Snapshot: the Niger River, our next door neighbor

Our family lives next to the Niger River. Literally, just on the other side of our compound walls, is about 25 yards of marshy riverbank leading up to the dike which keeps the waters of this principal river of West Africa from flooding our part of the city. And though I have mentioned this river many times, I imagine that most of you don’t know much about this important body of water.


Photo credit: Deborah Knight. We call these the “pumpkin boats”, for obvious reasons.

The Niger River is the third longest river in all of Africa, coming in behind the Nile and Congo Rivers. (4,180 km or 2,597 mi long) It begins in the Guinea Highlands and flows into the Atlantic Ocean’s Gulf of New Guinea.

niger river map

Image credit: wikipedia

The Niger river takes a highly unusual path through West Africa. Although it begins just 150 miles from the Atlantic Ocean, this important source of water flows inland. From there it flows north into Mali and then south through Niger, Nigeria and then eventually spilling into the Atlantic.


Photo credit: Deborah Knight. These boys are walking through a riverside garden.

There are 36 families of freshwater fish and 250 species living in these waters, 20 of which are found nowhere else on earth but right here in the Niger River. For example, The West African Manatee, which now faces extinction, lives here.


Photo credit: Nikki Gray. These un-friendly hippos live dangerously close to the city.


Photo credit: Deborah Knight. Washing clothes in the river is common, though one must be on the lookout for those hippos!

For a country that is 80% desert, this river is a life-saving source of water! Some of you remember the flood of 2012, when the Niger River overtook it’s banks and displaced our family (as well as thousands of others!). That was the first damaging flood in 100 years, though every year, in August and September, those who live near the River’s edge are on “flood watch”.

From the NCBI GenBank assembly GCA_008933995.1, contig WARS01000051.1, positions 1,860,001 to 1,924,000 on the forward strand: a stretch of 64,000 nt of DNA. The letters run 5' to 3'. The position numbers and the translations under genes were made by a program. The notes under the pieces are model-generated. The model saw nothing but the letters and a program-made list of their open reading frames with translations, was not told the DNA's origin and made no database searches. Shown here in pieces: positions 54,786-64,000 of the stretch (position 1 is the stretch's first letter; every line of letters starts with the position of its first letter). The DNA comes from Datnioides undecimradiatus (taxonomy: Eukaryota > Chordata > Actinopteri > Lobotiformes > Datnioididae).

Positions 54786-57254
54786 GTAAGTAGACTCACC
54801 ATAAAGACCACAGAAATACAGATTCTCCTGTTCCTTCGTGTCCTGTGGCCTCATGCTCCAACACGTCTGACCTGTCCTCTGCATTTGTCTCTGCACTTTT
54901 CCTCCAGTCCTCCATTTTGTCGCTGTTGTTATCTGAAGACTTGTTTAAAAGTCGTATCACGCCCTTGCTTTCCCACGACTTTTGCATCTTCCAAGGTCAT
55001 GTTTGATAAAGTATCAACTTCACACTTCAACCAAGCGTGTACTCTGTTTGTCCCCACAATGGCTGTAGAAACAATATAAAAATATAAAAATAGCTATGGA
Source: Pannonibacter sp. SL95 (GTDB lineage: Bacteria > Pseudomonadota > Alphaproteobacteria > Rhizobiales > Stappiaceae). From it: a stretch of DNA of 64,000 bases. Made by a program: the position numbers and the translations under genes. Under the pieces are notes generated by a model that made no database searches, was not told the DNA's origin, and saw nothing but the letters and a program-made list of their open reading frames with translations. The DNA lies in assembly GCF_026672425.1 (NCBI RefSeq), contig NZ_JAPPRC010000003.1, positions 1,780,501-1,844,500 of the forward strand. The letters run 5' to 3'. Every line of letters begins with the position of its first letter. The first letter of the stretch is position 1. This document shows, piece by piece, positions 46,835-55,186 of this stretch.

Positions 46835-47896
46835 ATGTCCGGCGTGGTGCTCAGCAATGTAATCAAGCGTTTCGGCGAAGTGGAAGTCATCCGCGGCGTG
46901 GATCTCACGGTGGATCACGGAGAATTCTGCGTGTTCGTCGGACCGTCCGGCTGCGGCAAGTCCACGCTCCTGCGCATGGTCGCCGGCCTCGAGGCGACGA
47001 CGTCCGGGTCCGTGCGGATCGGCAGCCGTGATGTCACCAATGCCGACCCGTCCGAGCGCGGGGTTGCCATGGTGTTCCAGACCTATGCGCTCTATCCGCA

So that is a little glimpse of our next-door neighbor, the Niger River. I hope you learned something new and interesting!


photo credit: Deborah Knight

Snapshot: Celebrating some “firsts”

Last week Andy and I had the privilege to teach a marriage seminar at the annual Bible camp for the Tamajaq people group. (I apologize for how blurry the photos are – our friend took most of these on his phone.)


It was our first time to teach our marriage material to this group of people, and the first time to have our French words translated into the Tamajaq language. [Some of you are probably wondering where this took place – that is a pretty nice room for our seminar! In fact, the camp was taking place next door to this local NGO facility. They were kind enough to share their property with us for this purpose.]


The seminar started sluggishly, but each day we managed to gain momentum, as well as attendees. The discussion times, in particular, were lively! God’s word is full of wonderful instructions for marriage, and it is always culturally relevant and powerful. For many of these people, it was the first time they had been taught what the Bible has to say about men, women, and marriage.

EOFU4504One other special part of this experience is that was the first time we had another couple as part of our team – our dear friends, S and F who are local christians! (picture below)


We pray that the truth from the Bible about God’s plan for marriage would be freeing for these couples and singles!